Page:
Tommy Thompson

New-Timey String Band Musician

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About the Book

Tommy Thompson arrived in Chapel Hill, North Carolina, in 1963, smitten by folk and traditional Appalachian music. In 1972, he teamed with Bill Hicks and Jim Watson to form the nontraditional string band the Red Clay Ramblers. Mike Craver joined in 1973, and Jack Herrick in 1976.  Over time, musicians including Clay Buckner, Bland Simpson and Chris Frank joined Tommy, who played with the band until 1994.
Drawing on interviews and correspondence, and the personal papers of Thompson, the author depicts a life that revolved around music and creativity. Appendices cover Thompson’s banjos, his discography and notes on his collaborative lyric writing.

About the Author(s)

Clawhammer banjo player Lewis M. Stern has written for The Banjoists Broadsheet, The Old Time Herald and Banjo Newsletter.

Bibliographic Details

Lewis M. Stern
Format: softcover (7 x 10)
Pages: 247
Bibliographic Info: 70 photos, appendices, notes, bibliography, index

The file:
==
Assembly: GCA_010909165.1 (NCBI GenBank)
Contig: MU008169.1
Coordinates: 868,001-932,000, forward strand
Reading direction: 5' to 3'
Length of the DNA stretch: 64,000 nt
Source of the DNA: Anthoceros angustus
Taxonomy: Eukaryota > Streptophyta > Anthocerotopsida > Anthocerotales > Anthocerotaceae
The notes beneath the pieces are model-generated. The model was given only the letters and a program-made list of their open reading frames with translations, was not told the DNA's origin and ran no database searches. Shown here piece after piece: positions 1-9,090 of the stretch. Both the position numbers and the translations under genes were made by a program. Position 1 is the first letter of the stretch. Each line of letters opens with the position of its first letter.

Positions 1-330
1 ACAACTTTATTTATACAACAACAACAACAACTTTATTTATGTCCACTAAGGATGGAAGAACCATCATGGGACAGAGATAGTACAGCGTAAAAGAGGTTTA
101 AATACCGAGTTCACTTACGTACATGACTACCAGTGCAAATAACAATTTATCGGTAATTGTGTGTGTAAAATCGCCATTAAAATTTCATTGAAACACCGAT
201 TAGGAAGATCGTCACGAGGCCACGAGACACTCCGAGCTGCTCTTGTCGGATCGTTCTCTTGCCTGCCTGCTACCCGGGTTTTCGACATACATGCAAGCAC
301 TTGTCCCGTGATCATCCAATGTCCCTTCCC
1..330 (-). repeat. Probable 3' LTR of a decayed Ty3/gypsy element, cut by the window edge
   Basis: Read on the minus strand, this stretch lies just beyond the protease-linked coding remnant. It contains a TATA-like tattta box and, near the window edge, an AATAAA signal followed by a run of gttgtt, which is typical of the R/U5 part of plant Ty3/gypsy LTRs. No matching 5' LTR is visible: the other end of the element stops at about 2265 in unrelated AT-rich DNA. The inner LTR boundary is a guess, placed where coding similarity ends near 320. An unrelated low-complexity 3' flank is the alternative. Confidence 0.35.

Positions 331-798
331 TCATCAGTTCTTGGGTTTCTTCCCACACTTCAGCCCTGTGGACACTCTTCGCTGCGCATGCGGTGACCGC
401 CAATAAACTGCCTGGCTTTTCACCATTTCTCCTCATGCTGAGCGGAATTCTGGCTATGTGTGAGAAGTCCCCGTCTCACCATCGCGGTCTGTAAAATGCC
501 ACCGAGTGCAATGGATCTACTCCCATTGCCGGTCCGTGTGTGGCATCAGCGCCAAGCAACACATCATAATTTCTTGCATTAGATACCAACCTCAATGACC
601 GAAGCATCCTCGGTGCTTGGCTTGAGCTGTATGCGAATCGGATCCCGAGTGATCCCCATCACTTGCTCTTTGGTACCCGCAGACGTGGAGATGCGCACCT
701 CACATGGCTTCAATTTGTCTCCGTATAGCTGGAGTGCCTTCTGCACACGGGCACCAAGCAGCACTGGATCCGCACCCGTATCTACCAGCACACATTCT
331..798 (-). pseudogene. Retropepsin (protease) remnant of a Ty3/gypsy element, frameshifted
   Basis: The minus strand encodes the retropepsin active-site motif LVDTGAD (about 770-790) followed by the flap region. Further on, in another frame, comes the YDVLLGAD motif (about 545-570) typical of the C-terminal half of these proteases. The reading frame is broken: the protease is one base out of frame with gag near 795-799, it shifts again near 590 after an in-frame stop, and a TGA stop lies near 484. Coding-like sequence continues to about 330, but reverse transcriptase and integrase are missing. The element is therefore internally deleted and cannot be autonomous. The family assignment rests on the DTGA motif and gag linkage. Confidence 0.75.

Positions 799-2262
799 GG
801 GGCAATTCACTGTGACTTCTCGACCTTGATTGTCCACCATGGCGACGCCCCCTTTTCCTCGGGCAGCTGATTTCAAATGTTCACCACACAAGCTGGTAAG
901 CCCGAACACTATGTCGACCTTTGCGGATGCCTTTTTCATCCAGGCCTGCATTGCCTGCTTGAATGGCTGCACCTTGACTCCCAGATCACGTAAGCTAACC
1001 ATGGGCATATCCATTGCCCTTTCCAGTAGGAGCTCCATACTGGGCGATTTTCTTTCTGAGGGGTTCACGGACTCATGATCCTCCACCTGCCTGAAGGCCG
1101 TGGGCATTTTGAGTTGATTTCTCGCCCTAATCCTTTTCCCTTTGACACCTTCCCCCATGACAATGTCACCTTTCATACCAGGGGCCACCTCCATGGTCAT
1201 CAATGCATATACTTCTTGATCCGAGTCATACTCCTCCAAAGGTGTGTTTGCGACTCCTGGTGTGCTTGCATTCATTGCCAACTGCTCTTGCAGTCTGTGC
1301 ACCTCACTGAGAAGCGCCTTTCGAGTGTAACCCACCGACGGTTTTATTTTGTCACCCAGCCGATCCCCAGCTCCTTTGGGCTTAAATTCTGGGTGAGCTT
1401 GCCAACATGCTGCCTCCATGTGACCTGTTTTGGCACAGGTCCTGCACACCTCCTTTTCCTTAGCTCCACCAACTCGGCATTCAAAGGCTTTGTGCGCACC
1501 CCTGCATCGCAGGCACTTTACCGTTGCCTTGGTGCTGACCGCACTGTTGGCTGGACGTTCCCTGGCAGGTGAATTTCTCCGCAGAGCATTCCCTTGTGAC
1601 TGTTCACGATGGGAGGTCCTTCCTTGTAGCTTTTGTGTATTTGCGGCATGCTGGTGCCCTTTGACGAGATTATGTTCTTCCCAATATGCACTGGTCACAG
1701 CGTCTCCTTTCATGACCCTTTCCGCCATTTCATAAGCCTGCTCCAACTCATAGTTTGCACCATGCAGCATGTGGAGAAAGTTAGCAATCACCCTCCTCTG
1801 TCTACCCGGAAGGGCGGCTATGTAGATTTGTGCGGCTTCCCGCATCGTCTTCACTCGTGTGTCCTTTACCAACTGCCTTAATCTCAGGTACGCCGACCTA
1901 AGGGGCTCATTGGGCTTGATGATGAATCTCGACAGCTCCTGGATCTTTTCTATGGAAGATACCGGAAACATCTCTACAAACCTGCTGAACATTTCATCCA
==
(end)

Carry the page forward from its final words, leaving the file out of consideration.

Copyright Date: 2019
pISBN: 978-1-4766-7508-4
eISBN: 978-1-4766-3554-5
Imprint: McFarland
Series: Contributions to Southern Appalachian Studies

Table of Contents

Acknowledgments ix
Introduction 1
ONE. Early Life 9
TWO. Studying Music 30
THREE. Playing Music 48
FOUR. Studying Musicians 65
FIVE. Studying Thinking 86
SIX. Red Clay Rambling 106
Conclusion: Writing, Theatricalizing, Teaching,
Thinking, Entertaining
139
Appendix I: Tommy’s Banjos 159
Appendix II: Discography 166
Appendix III: Notes on Tommy’s Collaborative
Lyric Writing
168
Chapter Notes 173
Bibliography 206
Interviewees 215
Index 229

Book Reviews & Awards

“Looking at Tommy’s life through old-time back to the early 1960’s, of all the books I have read, this book is one of the most concise accounts of those days, and Tommy was at the center of it all! … In so many ways this book is as much a biography of the continuation, growth and transformation of the old-time fiddle tradition as it moved from the hands of one generation to another and has influenced several generations since. … Take time to read and savor this book, giving it the attention it deserves in both describing this wonderful musician and his life through old-time music and beyond.”—Banjo Newsletter